Even though hand sanitizer and masks were provided on the ship, Elizabeth did not see many guests using them.
Since this was her first cruise since the pandemic, she was curious what medical protocols would be in place, if any. For example, guests were required to test negative for COVID-19 to board the ship. Her family members also provided vaccination certificates.
“I didn't notice any social distancing measures on board, but I did see staff frequently wiping down buttons, tables and other high touch surfaces. In addition, there was hand sanitizer near the dining areas,” she says. “I also appreciated that they gave guests reusable masks with Celebrity branding, but I rarely saw anyone wearing them. However, all the employees I saw were wearing masks.”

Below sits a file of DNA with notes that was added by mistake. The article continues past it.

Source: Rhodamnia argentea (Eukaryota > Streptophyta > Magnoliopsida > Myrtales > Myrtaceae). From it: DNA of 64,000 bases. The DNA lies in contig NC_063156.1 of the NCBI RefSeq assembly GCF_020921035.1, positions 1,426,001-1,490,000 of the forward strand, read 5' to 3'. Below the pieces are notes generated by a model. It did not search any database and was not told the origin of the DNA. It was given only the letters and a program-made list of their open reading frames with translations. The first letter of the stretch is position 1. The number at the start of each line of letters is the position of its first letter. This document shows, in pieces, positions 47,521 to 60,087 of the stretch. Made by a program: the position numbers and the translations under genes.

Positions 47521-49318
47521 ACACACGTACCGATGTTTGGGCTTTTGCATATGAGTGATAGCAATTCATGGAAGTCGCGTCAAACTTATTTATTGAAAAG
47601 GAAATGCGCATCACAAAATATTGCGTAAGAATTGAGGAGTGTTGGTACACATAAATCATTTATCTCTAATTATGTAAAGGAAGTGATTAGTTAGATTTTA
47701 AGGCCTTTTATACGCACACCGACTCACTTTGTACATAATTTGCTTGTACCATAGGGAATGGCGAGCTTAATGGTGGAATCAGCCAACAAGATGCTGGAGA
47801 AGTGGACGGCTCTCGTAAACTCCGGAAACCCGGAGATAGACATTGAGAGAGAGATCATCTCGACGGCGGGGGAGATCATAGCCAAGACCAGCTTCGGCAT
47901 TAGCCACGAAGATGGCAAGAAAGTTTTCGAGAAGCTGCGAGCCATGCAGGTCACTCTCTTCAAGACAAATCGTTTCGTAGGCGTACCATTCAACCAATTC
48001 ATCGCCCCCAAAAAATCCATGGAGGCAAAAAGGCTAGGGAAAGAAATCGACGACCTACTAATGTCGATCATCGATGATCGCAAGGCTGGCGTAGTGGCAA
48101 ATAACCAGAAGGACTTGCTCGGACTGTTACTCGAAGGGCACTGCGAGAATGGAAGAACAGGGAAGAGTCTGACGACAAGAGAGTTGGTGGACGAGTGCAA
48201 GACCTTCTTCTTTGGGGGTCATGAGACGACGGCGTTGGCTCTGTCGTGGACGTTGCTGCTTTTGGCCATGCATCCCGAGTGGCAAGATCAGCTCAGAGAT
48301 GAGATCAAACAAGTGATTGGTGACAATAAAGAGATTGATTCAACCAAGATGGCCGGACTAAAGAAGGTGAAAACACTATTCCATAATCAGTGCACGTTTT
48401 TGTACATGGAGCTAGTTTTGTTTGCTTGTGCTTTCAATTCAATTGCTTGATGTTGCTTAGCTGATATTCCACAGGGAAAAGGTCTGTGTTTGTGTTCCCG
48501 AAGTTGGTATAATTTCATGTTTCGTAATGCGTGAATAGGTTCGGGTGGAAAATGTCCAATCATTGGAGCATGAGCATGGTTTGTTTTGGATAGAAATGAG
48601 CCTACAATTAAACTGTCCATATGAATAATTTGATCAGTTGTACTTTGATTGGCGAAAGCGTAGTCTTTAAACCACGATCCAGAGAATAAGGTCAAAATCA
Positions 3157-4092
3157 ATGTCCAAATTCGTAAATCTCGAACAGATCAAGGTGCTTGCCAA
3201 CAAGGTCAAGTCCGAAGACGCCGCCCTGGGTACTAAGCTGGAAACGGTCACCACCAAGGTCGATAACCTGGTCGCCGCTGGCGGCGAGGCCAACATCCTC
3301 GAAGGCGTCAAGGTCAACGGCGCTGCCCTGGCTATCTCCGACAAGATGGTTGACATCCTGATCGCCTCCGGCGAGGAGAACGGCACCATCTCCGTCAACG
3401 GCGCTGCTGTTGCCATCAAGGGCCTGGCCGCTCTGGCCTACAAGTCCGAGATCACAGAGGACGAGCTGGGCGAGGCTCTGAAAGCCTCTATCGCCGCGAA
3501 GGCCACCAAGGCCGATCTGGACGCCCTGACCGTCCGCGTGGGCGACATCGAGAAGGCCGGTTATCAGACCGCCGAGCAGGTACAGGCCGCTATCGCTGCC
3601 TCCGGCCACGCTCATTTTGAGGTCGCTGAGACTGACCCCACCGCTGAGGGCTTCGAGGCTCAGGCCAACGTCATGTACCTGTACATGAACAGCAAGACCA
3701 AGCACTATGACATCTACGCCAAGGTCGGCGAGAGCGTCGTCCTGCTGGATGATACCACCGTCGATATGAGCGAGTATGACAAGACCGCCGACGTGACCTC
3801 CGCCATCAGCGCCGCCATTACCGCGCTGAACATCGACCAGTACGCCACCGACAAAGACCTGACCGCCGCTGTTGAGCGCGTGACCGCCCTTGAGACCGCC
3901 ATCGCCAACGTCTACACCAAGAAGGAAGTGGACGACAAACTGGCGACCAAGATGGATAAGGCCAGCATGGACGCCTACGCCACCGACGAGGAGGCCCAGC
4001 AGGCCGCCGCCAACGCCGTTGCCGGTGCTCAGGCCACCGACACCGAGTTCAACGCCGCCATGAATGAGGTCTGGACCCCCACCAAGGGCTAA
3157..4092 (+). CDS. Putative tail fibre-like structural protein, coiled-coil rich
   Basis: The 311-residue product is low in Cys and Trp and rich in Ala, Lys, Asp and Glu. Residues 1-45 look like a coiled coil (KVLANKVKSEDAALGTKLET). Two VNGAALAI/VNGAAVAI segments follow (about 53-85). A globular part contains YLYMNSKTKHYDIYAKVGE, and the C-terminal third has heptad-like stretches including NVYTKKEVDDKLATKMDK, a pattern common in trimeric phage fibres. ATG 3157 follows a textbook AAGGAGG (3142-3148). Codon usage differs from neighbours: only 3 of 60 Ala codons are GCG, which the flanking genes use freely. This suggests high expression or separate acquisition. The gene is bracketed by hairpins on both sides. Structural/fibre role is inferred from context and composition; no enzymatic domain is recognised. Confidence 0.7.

The onboarding process and safety briefing were surprisingly easy, according to Elizabeth.
Unlike many of the other cruise lines she sailed with, Celebrity only required passengers to watch the video and check in at the muster point as part of a mandatory safety briefing.
They went there as soon as they stepped on the ship and were then free to roam and go to the cabins, which made it the fastest briefing Elizabeth had ever seen.
“Overall, it was the most relaxed boarding experience I have ever experienced,” says Elizabeth.
They used phones a lot more than expected.
Passengers could make restaurant reservations, check the daily itinerary, and even preview the dinner menu in advance through the Celebrity app.
The total cost of the cruise included the basic Wi-Fi package, which mostly only worked for the app.
“We used the messaging feature to stay in touch by setting up a group chat to let each other know where to meet and send reminders to book dinner or tour times,” she says. “It was important to keep my phone charged so I could stay in touch with my family and easily know what was going on on the ship.”
Celebrity offers passengers a basic drink package as part of their original fare.
The family stuck to the classic drink package, which covered any drink up to $9.